US Senator pauses on PC destruct button

No 'Hatch attack' unless peaceful means fail


US Senator Orrin Hatch (Republican, Utah) backed down slightly from his bizarre remarks Tuesday advocating the remote destruction of computers belonging to copyright scofflaws.

On Wednesday Hatch posted an announcement on his Web site saying, "I made my comments at yesterday's hearing because I think that industry is not doing enough to help us find effective ways to stop people from using computers to steal copyrighted, personal or sensitive materials. I do not favor extreme remedies - unless no moderate remedies can be found. I asked the interested industries to help us find those moderate remedies."

It would appear that Hatch is in favor of first exhausting peaceful means before resorting to violence, a code of self-restraint enshrined in American political culture from the early days of union labor struggles right up to the current conflict with Iraq over weapons of mass destruction.

On Tuesday, Hatch had mused about granting the media cartel an exemption from laws discouraging the destruction of property, and said flatly that he was "all for destroying [the] machines" of file traders and software pirates. He reckoned that a few hundred-thousand such incidents would send exactly the right message to the masses.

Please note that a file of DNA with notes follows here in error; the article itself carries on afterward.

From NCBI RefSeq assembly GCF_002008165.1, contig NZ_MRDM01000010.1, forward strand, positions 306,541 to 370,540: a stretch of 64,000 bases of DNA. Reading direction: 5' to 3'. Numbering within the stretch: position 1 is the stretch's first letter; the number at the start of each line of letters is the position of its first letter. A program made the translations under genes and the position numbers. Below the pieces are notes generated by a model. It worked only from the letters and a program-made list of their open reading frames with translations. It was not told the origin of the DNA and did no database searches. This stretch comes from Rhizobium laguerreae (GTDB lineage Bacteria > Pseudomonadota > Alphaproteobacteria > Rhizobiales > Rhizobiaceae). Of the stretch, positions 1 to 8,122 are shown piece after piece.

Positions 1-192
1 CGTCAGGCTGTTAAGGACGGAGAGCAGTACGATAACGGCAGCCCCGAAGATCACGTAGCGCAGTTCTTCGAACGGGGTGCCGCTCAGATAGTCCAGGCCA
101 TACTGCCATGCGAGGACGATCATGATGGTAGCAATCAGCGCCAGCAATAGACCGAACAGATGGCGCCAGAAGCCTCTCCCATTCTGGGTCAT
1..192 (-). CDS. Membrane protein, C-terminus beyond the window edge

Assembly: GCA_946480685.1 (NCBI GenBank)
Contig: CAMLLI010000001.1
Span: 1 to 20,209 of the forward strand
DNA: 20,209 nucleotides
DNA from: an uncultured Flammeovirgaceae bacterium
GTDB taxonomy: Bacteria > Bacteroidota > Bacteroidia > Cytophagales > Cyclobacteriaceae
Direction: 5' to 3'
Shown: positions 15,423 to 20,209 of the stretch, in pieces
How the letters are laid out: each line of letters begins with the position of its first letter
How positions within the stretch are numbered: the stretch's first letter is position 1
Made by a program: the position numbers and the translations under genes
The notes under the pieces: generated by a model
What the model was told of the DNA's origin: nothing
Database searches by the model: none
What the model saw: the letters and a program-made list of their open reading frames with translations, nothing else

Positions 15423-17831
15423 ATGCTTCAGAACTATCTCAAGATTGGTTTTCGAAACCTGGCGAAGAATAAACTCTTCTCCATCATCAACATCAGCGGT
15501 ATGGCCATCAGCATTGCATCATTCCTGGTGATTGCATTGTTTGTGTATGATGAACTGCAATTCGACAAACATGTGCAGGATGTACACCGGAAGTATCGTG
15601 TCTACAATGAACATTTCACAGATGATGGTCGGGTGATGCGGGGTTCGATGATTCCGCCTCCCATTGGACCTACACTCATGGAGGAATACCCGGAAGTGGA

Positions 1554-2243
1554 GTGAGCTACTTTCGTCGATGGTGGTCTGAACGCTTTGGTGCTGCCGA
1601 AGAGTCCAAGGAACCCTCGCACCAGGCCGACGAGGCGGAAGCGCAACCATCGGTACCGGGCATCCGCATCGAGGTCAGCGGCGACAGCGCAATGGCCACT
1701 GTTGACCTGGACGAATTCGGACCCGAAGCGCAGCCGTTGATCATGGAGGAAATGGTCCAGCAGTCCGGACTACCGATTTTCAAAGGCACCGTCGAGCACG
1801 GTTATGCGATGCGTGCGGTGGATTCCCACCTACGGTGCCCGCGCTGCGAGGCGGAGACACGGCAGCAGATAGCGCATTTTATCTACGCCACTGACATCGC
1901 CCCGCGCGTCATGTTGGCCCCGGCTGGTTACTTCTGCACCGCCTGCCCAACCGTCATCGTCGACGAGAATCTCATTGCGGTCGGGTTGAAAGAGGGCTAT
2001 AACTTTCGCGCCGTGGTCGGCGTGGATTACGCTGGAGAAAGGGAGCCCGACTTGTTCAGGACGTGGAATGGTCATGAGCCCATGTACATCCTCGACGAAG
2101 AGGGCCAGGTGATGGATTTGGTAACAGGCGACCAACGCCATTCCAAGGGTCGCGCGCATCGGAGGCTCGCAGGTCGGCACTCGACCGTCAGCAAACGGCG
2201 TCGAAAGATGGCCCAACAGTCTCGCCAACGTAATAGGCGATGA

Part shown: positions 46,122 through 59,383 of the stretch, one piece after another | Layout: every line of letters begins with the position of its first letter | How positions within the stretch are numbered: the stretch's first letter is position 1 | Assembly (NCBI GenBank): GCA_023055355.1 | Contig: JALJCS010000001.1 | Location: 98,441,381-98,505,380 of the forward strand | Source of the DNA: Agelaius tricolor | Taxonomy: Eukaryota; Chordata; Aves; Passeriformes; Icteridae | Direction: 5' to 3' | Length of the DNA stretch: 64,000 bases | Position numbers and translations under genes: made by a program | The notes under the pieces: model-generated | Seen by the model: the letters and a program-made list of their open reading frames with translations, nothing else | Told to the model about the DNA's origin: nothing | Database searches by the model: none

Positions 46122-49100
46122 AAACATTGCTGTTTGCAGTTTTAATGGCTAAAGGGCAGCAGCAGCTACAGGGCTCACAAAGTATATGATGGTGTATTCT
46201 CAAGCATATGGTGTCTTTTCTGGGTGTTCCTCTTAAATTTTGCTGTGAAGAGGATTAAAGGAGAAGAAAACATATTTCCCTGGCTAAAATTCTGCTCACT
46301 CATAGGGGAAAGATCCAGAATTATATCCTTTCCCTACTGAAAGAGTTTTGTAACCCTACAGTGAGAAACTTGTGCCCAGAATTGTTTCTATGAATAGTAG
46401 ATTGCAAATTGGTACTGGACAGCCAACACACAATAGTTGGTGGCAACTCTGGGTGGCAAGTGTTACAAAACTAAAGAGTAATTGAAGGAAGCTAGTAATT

Now he's saying that he's 'all for it' as a last resort, in case the RIAA campaign of lawsuits, home invasions and other forms of quasi-legal intimidation should have less than the desired effect.

In other developments, Senator Hatch's Web site appears to be in violation of a software license requirement related to the javascript menus he's using, the irony of which has tickled the Internet's blogging community.

In another development, a sharp-eyed Reg reader has noticed that the Mormon Senator's Web site features a link to adult content at Bignaturals.com. Load this page and find the graphical link to 'myUTAH Search.com' about halfway down on the right-hand side, for some silicone-free Utah search action. ®

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US Senator would destroy MP3 traders' PCs


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